Extensive Capabilities for Research, Development, and Materials Quality Control
The Nanomaterials Core Characterization Facility (NCC) is an open access, nationally ranked, collaborative materials analysis multi-user facility where researchers from various universities and industries have access to the capabilities of our state-of-the-art instrumentation and expert advice.
The NCC offers technologies that benefit multi-disciplinary industrial and scholarly research in a broad range of sciences including, but not limited to: regenerative medicine, biotechnology, biology, forensic science, chemistry, pharmaceuticals, materials science, aerospace, and microelectronics.
In a collaborative effort between the VCU College of Humanities and Sciences and the VCU College of Engineering, the NCC also provides a conduit for scientists and industry specialists to bridge their research.
- Electron microscopy (both SEM and TEM) has become a powerful tool for the characterization of the morphology of complex materials. It is used in nearly every materials oriented industry.
- Image bulk samples with Hitachi SU-70 SEM down to approximately 1.0 nm resolution.
- Obtain 0.23 nm edge-to-edge resolution with transmission electron microscope (TEM).
- Chemical mapping of elements or crystallite regions using analytical features on the SEM and TEM.
- Mechanical manipulation of nanometer sized samples with Kleindiek high precision system in situ SEM.
- Creating nanotopography by focused ion milling (FIB).
- Electron beam lithography to develop microelectronic devices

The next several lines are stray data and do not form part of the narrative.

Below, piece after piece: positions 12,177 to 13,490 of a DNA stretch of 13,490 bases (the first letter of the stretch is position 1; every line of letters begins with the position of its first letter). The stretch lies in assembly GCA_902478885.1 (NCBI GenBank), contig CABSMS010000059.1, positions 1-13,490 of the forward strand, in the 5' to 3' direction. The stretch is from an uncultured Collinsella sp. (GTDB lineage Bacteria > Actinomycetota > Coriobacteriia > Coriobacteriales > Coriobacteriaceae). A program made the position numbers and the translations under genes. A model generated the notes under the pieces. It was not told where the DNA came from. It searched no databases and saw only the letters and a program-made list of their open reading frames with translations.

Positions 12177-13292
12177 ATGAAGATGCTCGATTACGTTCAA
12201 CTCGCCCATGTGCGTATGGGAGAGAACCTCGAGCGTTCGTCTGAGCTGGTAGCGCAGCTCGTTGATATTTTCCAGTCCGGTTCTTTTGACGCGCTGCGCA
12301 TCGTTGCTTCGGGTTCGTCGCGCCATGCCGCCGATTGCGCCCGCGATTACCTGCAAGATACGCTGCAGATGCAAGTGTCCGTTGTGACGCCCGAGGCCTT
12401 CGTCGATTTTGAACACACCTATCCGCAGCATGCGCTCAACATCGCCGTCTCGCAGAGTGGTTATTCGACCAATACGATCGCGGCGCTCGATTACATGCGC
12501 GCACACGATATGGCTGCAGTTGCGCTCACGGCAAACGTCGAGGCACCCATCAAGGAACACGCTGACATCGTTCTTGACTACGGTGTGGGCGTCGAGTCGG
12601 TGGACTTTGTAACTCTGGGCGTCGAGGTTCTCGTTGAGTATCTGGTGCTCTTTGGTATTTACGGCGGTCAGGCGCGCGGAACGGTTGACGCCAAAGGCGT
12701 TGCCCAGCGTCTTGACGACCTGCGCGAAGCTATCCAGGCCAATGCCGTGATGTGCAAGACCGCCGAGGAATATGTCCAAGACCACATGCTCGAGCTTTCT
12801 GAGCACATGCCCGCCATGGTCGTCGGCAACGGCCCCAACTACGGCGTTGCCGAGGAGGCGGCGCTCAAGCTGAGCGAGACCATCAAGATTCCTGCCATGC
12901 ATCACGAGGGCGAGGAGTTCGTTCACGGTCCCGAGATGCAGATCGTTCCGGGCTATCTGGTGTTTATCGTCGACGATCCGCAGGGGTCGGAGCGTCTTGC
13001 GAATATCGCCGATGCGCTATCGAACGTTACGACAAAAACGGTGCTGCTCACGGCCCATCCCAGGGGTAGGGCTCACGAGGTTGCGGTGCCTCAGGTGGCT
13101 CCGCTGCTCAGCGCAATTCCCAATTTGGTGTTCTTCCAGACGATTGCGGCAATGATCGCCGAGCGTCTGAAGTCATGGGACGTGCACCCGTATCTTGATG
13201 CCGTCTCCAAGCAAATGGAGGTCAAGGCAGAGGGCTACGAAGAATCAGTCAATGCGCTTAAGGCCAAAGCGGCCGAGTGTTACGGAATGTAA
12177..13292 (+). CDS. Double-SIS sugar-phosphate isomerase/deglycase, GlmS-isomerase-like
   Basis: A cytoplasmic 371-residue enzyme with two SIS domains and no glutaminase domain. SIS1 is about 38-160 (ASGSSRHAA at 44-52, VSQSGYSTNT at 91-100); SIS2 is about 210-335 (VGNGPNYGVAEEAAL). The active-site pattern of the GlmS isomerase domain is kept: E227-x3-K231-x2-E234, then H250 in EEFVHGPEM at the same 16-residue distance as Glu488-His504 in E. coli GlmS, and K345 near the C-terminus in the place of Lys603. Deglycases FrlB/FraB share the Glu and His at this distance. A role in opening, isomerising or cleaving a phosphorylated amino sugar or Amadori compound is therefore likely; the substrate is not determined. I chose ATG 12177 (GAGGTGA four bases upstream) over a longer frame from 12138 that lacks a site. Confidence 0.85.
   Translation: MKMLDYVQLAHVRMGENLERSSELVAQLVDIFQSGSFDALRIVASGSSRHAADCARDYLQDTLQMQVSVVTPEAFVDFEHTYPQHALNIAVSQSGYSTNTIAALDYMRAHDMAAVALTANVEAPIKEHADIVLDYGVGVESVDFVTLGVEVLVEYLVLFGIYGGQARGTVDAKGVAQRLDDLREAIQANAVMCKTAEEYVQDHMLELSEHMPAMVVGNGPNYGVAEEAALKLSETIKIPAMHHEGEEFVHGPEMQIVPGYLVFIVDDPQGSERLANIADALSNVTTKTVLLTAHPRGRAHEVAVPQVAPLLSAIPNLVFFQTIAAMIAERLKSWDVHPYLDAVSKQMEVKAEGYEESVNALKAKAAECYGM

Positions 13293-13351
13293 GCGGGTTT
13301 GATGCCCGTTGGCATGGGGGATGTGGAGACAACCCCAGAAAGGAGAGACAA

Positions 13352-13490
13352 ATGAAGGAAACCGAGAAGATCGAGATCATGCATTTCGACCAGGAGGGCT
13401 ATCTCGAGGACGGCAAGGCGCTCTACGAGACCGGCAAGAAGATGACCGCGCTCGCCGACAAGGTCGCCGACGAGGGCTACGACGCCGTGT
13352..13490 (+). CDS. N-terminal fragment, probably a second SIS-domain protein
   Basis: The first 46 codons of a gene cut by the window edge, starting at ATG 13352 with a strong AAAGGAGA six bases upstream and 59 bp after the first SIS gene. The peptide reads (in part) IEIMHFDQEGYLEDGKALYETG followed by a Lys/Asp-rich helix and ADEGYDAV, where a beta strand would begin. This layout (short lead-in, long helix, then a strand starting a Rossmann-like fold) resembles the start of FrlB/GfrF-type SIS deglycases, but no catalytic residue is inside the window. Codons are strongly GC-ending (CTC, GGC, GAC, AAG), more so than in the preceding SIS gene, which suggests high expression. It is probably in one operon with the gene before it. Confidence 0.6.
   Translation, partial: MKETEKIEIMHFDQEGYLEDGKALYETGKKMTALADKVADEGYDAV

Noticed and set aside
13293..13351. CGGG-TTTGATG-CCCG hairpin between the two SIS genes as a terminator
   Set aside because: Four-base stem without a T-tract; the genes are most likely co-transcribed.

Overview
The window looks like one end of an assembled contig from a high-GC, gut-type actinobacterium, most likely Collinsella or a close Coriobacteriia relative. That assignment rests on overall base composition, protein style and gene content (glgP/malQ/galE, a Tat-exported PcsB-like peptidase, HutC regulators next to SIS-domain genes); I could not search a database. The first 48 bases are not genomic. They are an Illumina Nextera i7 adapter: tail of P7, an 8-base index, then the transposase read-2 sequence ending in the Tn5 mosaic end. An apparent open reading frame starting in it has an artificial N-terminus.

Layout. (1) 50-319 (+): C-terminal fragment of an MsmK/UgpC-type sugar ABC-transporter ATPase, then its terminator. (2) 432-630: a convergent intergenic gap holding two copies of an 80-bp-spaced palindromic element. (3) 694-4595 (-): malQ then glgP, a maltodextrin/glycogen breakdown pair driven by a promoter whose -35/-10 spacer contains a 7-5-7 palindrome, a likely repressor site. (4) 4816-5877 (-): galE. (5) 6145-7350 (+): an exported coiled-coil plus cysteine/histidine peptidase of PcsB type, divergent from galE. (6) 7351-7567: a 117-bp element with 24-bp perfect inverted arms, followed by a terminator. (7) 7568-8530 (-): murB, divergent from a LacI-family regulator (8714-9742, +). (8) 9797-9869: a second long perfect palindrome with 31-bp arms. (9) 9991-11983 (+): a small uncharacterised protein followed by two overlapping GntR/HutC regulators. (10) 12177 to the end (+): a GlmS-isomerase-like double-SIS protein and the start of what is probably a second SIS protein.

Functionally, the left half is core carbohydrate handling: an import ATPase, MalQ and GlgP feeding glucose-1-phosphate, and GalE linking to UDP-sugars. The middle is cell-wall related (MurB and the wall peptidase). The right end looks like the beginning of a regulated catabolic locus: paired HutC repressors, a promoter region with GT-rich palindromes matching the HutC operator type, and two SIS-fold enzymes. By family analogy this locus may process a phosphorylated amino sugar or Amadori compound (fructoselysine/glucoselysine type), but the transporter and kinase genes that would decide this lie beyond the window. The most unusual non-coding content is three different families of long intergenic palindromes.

SEM, FIB and TEM Instruments
Photo- and Auger-Electron Spectroscopy
- Electron Spectroscopy for Chemical Analysis (ESCA) is an extremely powerful tool for the characterization of surface chemical composition. It is used in nearly all industries interested in the surface chemistry of materials.
- Determine not only the elemental composition, but also the chemical and electronic states of those elements.
- Detect the chemical composition as thin as atomic monolayers from temperature 77 to 600K.
- Manipulate the sample orientation, etch layers off the surface to do depth profiling, and even determine the impact of gas phase reactions.
- Image element distribution with a high lateral resolution (90 nm) with Auger spectroscopy.
- Measure work function with ultraviolet photoelectron spectroscopy (UPS)
- Scan X-ray induced secondary electron images (SXI) with lateral resolution ~10 micron
X-ray Diffraction Crystallography
- This kind of analysis is critical in a wide range of industries such as environmental, food science, pharmaceuticals, quality control and failure analysis.
- Phase composition and identification of unknown crystalline materials.
- Identify the unknown materials as well as provide quantitative composition ratios in mixed phase samples through comparisons to reference patterns.
The NCC provides two different forms of spectroscopy: x-ray fluorescence (XRF) and Raman spectroscopy. These instruments are extremely sensitive, providing chemical composition and chemical state information on a variety of samples ranging from polymers to inorganic materials.